This film is part of Free

Out of True

An innovative drama-doc, one of the first to deal seriously with clinical depression

Instructional film/TV programme 1951 41 mins



Housewife Molly enters psychiatric treatment after attempting suicide. We follow her progress and family relationships in this important government film, one of the first seriously to cover clinical depression. Intended as both NHS training aid and public awareness-raiser, its purpose is to switch on a lightbulb above viewers' heads. Molly is ill, not 'mad', and regains control of her life with sensitive support.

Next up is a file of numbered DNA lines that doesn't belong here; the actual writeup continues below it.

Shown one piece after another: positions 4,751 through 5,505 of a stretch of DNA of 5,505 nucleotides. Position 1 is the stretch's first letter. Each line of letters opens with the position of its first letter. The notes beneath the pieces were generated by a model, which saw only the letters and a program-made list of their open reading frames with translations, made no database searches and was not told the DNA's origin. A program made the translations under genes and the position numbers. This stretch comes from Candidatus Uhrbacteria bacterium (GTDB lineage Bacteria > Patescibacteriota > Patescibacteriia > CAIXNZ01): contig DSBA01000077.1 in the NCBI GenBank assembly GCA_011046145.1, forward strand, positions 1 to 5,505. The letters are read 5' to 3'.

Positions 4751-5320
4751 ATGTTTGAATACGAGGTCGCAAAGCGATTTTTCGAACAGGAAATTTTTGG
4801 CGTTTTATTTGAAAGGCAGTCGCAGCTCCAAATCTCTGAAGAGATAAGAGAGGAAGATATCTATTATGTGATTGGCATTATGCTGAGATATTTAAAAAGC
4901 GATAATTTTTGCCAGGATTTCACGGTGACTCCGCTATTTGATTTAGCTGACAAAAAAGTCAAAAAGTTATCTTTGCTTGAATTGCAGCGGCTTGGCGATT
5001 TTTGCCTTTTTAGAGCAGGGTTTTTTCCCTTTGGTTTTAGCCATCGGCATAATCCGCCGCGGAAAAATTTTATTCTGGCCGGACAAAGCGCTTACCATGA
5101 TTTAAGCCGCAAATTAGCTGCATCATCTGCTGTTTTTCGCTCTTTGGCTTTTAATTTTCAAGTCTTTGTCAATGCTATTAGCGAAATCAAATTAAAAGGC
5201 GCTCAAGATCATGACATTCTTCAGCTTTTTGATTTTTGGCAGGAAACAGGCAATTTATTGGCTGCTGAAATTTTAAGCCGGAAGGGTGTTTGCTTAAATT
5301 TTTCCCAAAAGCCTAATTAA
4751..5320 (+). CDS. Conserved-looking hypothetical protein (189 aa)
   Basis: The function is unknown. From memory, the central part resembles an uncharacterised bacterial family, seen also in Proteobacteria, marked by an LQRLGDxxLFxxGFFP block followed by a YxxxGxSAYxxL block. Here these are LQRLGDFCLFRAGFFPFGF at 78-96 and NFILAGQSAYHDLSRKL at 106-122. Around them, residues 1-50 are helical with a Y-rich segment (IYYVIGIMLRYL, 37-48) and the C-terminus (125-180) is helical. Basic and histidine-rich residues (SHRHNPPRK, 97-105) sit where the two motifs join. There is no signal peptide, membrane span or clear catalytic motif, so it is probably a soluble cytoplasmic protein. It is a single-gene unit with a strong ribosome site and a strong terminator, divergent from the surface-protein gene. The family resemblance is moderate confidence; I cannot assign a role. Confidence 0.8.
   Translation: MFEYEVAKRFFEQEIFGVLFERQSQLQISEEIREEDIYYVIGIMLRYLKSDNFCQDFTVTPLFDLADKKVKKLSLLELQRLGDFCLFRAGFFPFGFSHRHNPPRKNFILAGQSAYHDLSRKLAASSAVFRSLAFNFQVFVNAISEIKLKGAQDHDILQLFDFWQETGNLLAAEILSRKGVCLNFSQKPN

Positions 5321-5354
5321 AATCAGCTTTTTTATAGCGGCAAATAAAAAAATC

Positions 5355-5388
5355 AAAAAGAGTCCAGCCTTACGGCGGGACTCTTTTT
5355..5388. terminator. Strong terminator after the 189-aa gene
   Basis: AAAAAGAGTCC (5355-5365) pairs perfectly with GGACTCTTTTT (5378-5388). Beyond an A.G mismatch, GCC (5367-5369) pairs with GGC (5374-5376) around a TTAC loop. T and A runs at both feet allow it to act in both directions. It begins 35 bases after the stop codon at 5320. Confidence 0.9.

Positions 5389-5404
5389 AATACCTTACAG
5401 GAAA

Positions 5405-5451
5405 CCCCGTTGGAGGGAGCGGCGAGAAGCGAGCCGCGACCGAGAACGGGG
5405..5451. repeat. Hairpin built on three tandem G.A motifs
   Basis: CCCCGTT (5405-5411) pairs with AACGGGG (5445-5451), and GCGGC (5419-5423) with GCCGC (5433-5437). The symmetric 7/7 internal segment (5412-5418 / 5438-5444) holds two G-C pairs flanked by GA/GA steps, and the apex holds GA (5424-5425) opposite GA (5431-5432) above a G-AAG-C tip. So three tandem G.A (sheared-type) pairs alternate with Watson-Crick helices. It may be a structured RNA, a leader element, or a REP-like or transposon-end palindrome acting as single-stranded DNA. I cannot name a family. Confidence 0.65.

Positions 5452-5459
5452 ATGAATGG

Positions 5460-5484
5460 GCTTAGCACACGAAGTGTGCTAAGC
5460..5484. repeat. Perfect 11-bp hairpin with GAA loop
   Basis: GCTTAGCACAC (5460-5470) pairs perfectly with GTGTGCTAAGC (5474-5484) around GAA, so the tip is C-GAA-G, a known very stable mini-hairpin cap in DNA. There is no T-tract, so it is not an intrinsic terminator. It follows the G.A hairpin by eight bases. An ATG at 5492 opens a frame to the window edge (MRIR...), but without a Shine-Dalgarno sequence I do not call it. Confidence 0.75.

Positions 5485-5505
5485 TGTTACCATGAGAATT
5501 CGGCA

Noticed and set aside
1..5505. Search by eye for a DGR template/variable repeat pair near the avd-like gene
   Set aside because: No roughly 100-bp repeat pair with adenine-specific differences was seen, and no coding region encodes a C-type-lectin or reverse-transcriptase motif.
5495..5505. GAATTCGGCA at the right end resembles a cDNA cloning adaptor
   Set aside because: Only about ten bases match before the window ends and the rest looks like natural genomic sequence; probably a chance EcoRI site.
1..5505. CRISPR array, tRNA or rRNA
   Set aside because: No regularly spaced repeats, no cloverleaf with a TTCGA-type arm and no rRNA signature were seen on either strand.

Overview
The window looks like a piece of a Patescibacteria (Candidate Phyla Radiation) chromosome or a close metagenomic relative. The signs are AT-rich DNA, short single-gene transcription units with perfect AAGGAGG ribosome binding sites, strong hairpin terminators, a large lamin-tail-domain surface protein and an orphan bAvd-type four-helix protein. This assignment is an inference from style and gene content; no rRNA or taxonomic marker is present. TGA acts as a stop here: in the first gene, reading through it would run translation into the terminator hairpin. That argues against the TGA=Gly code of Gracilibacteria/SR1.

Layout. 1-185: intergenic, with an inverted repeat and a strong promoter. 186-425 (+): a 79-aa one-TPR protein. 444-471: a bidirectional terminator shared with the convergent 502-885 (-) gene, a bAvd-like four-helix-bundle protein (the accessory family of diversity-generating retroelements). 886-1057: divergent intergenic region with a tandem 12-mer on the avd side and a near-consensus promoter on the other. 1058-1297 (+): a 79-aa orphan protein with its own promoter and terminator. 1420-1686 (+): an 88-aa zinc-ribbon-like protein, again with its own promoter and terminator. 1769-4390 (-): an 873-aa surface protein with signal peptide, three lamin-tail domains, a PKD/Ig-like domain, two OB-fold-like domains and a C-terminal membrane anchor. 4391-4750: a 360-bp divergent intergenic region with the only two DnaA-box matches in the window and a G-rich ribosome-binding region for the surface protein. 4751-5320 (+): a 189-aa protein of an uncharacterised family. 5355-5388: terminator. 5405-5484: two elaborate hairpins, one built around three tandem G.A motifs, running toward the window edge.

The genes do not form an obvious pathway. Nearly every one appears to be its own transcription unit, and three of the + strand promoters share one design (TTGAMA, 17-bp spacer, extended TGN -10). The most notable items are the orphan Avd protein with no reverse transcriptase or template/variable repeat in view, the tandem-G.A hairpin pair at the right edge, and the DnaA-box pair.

Its mix of true and false notes is what makes the film's efforts to destigmatise so fascinating. In the script, insightful intentions vie with snatches of caricature and sexism; in the production, over-stylised sensationalism risks overwhelming sensitive moments. The Crown Film Unit was famed for morale-raising wartime work, often taking what was termed 'story-documentary' form. Its postwar output is more neglected but takes interesting steps into a changing world. This film was evidently felt to be a job for professional actors, headed by Rank Charm School graduate Jane Hylton. Director Philip Leacock made another Crown/NHS medical drama, Life in their Hands, before beginning a feature film career that took him to Hollywood.